Master inspirations: a survey of Picasso's six muses at Vancouver Art Gallery

Picasso room with frames and walls
A new exhibition at the Vancouver Art Gallery surveys Picasso’s relationship with the six influential women in his life
(Image credit: press)

A new exhibition at the Vancouver Art Gallery (VAG) offers a unique perspective on Picasso’s relationship with the women in his life.

'Picasso: the Artist and his Muses' is remarkable in its consolidation of the historical and photographic archive of Picasso’s wives and lovers, from Fernande Olivier to Jacqueline Roque. While there have been other exhibitions examining Picasso’s relationships (notably 2014’s exhibition 'Picasso & Jacqueline: The Evolution of Style' at New York’s Pace Gallery), this is one of the first to focus on all six women who were his long-time partners and 'muses'.

Curated by Katharina Beisiegel, deputy director of Art Centre Basel, (a city known for its Picasso collections and home to Herzog & de Meuron, designers of the new VAG) the exhibition aims to show the 'pictorial morphology' of Picasso’s relationships with the six women. In doing so, the curator hopes to 'empower' the women as active participants in his art, rather than mere passive objects of his desire.

With works on loan from 35 different collectors, and with full cooperation from Picasso’s family and foundation, highlights include early sketches of Fernande that show the beginnings of Picasso’s cubist tendencies; new photographs of former ballerina Olga Khokhlova; the 1939 Reclining Woman Reading, a portrait of Marie-Thérèse Walter contrasted in its rounded voluptuous lines to the angular, fragmented portrait of Dora Maar he painted on the same day; and the 1941 nude of Dora Maar that seems obviously influenced by her experiments in double exposure/split image photography.

Also present is the famous portrait of Françoise Gilot (the only woman who dared leave Picasso, mother of Paloma and a living, working artist) Woman With a Yellow Necklace. The black spot on the left side of her face is not a birthmark, but rather a cigarette burn 'branding' by the jealous Picasso.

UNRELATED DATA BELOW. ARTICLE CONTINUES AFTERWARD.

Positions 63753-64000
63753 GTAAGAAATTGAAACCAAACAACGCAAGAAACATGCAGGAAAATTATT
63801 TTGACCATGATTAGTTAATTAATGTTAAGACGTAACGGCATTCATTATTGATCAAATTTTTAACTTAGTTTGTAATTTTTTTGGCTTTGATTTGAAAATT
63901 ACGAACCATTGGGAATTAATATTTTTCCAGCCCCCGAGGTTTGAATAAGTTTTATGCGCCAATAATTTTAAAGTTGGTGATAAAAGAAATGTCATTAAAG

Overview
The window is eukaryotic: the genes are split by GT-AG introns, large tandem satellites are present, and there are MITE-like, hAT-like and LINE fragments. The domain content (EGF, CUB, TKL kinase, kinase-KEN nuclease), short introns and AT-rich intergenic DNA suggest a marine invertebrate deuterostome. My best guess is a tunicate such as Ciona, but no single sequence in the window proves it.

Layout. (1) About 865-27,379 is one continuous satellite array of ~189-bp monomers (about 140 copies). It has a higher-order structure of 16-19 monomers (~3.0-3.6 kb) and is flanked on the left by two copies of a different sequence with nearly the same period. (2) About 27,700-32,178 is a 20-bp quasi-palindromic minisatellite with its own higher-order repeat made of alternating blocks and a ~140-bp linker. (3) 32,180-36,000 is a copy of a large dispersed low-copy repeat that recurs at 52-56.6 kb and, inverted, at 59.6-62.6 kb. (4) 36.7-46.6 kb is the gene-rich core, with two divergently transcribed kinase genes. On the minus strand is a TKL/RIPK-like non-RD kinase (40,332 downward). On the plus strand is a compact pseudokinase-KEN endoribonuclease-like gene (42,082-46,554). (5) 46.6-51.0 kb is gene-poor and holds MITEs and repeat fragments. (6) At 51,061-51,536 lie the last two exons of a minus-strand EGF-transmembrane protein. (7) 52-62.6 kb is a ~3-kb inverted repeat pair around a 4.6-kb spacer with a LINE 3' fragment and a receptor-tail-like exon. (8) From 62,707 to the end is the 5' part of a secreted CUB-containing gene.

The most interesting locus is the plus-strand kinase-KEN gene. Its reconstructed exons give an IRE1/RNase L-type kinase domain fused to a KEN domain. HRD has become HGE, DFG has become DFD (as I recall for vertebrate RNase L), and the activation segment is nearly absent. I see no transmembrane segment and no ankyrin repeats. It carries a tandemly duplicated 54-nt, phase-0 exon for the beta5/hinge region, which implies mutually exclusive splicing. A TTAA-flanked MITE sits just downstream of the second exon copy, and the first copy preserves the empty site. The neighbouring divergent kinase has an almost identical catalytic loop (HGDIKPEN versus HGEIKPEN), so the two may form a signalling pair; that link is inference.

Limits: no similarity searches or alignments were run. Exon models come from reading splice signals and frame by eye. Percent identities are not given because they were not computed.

The cosy domesticity of his life with Jacqueline – as evidenced in the 1971 double portrait Man and Woman – contrasts with her role as 'gatekeeper' to the artist: not only did she protect his precious art making time from fans and collectors, but also barred contact with family members from previous liaisons.

The VAG exhibition offers both a deeper understanding of the osmosis between Picasso and his muses and a treasure trove of on loan works by the 20th century’s most renowned artist. The show also speaks to the gallery’s goal of offering not only contemporary Canadian art, but as articulated by senior curator Ian Thom – who helped coordinate the arduous task of shipping the works to the rather remote West Coast city – 'bringing the best of the world to Vancouver.'

Picasso women reading

Reclining Woman Reading, 1939. Courtesy Musée Picasso, Paris. © Picasso Estate/SODRAC (2016). © RMN-Grand Palais / Art. Resource, NY

(Image credit: J.G. Berizzi)

Picasso pictorial morphology

Curated by Katharina Beisiegel, deputy director of Art Centre Basel, the exhibition aims to show the 'pictorial morphology' of Picasso’s relationships

(Image credit: press)

Picasso claude and paloma

Claude and Paloma, 1950. Vancouver Art Gallery. Courtesy Wanda Group. © Picasso Estate/SODRAC (2016)

(Image credit: Trevor Mills)

Picasso woman's head

Woman's Head (Fernande), 1909. Courtesy Portland Art Museum, Oregon, Helen. Thurston Ayer Fund. © Picasso Estate/SODRAC (2016)

(Image credit: Portland Art Museum)

Picasso empower the women art

The curator hopes to 'empower' the women as active participants in his art, rather than mere passive objects of his desire

(Image credit: Portland Art Museum)

Woman With a Yellow necklace

Pictured: Woman With a Yellow Necklace, May 31, 1946. Courtesy: Private Collection. © Picasso Estate/SODRAC (2016)

(Image credit: Patrick Goetelen)

Also present is the famous portrait of Françoise Gilot (the only woman who dared leave Picasso, mother of Paloma and a living, working artist). Pictured

Woman Dora Maar

Bust of a Woman (Dora Maar), 1938. Courtesy Hirshhorn Museum and Sculpture Garden, Gift of Joseph H. Hirshhorn, 1966. © Picasso Estate/SODRAC (2016)

(Image credit: Cathy Carver)

Nu assis dans un fauteuil

Nu assis dans un fauteuil (II), 1963. Private collection. Courtesy Halcyon Gallery. © Picasso Estate/SODRAC (2016)

(Image credit: Halcyon Gallery)

20th century’s most renowned artist

Courtesy Smith College Museum of Art, Northampton, Massachusetts, Gift of Carey Walker Foundation, © Picasso Estate/SODRAC (2016)

(Image credit: Smith College Museum of Art, Northampton)

The VAG exhibition offers both a deeper understanding of the osmosis between Picasso and his muses and a treasure trove of on loan works by the 20th century’s most renowned artist. Pictured: Seated Nude, 1922.

INFORMATION

’Picasso: the Artist and his Muses’ is on view until 2 October. For more information, visit the VAG website (opens in new tab)

ADDRESS

Vancouver Art Gallery
750 Hornby Street
Vancouver, British Columbia
Canada V6Z 2H7

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604.662 4719